Fear of failure is ingrained in us. It may have its roots in our parents trying to protect us, but it later leads to playing the blame game. Our parents, siblings, teachers, coaches, bosses, and friends react negatively to our failures, so we learn failure is to be avoided or hidden. This often results in a fixed mindset in which we are afraid to try new things.
The business guru Tom Peters said, “Fail forward fast.” And Winston Churchill said, “Success is stumbling from failure to failure with no loss of enthusiasm.”
Why are these luminaries telling us to fail!?
Allow me to submit for your consideration this Robert Kiyosaki quote, which I think answers the question: “Failure is part of the process of success. People who avoid failure also avoid success.”
According to the research of Amy Edmonson at Harvard Business School, there are nine reasons for failure, some of which should be avoided but some of which should be embraced. Dr. Edmondson is the person who created the concept of Psychological Safety in the workplace. Psychological Safety was later identified by a huge internal research study at Google, called Project Aristotle, as essential for successful work teams.
It turns out, though, that Psychological Safety alone does not lead to individual or organizational success. We must also have a drive for excellence.
High Psychological Safety and high drive for excellence lead to high performance, but they also necessarily create failures. We may want to pretend we can get everything right, but the only way to avoid failures is to do nothing (and that, of course, is a failure, in itself). So understanding failure is important.
Here are the nine:
Deviance – failure caused by intentionally not doing what they know to do
Inattention – failure caused by not paying attention
Lack of Ability – failure caused by a lack of skills, tools, or training
Process Inadequacy – the person wants to do a good job, they pay attention, they have the skills, tools, and training, but failure is caused by a flawed process
Task Challenge – failure caused by the task being too difficult to be done reliably. The person can do it under perfect conditions but not every time and especially not under pressure
Process Complexity – failure caused by the process breaking down because it has too many moving parts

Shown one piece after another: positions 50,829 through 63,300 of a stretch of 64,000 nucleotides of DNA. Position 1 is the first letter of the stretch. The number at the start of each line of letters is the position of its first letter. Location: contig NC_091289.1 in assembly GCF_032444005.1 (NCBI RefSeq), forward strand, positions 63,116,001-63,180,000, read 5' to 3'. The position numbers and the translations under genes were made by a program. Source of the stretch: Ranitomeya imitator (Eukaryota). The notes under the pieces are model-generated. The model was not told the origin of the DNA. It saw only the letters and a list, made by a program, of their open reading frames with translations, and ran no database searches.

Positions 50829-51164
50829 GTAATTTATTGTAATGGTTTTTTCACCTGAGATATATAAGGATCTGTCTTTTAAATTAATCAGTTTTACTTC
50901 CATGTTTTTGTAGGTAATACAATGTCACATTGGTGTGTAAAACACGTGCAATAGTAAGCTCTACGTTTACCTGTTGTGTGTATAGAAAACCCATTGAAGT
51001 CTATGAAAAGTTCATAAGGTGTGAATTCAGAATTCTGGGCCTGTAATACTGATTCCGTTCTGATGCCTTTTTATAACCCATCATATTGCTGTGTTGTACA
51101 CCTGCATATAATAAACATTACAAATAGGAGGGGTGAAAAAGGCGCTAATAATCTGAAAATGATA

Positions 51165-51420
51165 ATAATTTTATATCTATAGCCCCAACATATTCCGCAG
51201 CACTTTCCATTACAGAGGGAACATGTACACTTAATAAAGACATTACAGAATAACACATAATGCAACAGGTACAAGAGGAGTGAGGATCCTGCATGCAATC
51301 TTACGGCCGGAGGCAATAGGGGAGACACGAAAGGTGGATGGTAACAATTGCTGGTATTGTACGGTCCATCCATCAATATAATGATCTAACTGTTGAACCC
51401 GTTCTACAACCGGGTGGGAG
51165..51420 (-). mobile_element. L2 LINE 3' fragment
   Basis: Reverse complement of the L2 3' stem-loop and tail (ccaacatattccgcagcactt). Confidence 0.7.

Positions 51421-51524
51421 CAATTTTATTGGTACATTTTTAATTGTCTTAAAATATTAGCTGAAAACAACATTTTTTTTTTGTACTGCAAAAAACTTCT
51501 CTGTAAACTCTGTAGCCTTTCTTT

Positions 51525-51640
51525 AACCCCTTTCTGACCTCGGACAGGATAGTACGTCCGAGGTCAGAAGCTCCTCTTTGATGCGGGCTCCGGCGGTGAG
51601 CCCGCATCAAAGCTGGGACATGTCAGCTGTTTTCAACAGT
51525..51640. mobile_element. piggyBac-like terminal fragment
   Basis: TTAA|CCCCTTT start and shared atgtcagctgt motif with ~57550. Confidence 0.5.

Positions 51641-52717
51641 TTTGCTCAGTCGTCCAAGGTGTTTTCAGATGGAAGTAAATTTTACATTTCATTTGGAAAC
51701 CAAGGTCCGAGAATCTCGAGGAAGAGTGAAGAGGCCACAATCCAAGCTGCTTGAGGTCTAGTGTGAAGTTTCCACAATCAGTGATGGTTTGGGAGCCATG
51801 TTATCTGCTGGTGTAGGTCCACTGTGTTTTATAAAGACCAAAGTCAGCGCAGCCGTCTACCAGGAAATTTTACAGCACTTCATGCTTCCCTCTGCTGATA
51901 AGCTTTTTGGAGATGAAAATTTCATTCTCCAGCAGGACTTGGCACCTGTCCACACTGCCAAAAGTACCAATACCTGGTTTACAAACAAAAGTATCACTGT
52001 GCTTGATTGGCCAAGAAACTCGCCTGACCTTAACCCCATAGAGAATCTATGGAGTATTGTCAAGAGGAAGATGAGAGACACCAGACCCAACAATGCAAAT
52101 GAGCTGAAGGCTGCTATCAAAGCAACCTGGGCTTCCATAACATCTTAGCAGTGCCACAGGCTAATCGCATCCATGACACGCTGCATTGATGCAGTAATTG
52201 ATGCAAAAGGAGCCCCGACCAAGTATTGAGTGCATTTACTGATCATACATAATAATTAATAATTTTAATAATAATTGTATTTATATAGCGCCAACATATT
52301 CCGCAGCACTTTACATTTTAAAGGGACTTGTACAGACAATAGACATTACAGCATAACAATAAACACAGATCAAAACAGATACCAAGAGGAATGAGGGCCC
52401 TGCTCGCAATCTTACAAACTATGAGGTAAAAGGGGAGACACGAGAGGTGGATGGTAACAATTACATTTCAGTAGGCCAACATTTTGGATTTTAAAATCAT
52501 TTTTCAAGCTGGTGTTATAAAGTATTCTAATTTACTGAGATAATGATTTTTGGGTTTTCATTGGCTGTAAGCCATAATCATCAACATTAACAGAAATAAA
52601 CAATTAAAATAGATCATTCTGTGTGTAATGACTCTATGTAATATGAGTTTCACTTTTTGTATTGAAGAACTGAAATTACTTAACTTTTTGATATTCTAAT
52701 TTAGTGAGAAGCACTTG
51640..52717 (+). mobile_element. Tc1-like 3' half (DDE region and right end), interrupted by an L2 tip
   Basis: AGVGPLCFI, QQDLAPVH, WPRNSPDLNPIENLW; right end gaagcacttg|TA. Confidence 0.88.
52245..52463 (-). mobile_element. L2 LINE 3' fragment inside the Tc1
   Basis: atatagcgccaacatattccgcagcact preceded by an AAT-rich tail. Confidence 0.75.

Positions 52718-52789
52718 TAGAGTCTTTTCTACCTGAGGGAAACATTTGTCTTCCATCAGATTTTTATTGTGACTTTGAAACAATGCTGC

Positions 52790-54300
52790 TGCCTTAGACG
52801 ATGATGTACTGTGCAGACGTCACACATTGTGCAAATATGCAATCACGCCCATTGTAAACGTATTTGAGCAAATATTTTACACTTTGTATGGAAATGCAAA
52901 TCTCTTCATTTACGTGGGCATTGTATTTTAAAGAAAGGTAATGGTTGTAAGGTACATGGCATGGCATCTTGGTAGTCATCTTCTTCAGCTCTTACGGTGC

Uncertainty – the person does everything right. The process works, but failure is caused by unforeseen circumstance (like a pandemic)
Hypothesis Testing – failure caused by trying specific new ideas, processes, procedures, innovations
Exploratory Testing – failure caused by experimenting to expand knowledge
Failure is part of the process, but you don’t have to personally experience all the failures. Learn from the failures of others. Read biographies and watch documentaries about successful people. In every biography and documentary there are lots of failures.
I was talking to a successful executive, last week, who said he had been profoundly influenced by the biography The Last Lion. The Last Lion is a 3-volume biography of Winston Churchill. That this person is successful and that he read that long, dense biography is not coincidental.
You can also learn from mentors and role models: people you know personally who have achieved something you want to achieve. To help with that, Engaged Banker eXperience is recording a series of video interviews with people who have been successful. And in each of those interviews, the person talks about their failures, along the way.
Learning about the failures of people who have already achieved the things you want to achieve does two things: It reminds you that there are no overnight successes, and it allows you to take the lessons from other people’s failures, without the pain.
Learning from other people’s failures shortens the journey, but still, you must be willing to fail and learn and fail and learn and keep going, yourself.
Martin Seligman is considered the father of positive psychology. His book Learned Optimism says one of the differences between pessimists and optimists is the “personalization” of failure. Pessimists believe failing at something means you are a failure. Optimists believe failures are lessons.
We can and should learn from every failure, however, Amy Edmonson’s top two, Hypothesis Testing and Exploratory Testing, may be the most important for learning. But they require effort. You must put yourself out there to get their benefits. You must intentionally choose to devote time, attention, and resources to them. It’s not always an intuitive or easy choice. It is, however, worth it.
Engaged Banker eXperience delivers these and many other strategies, from behavioral science, to all of your bank’s employees, in a way every person can easily absorb and immediately apply, to their individual success and the success of your bank.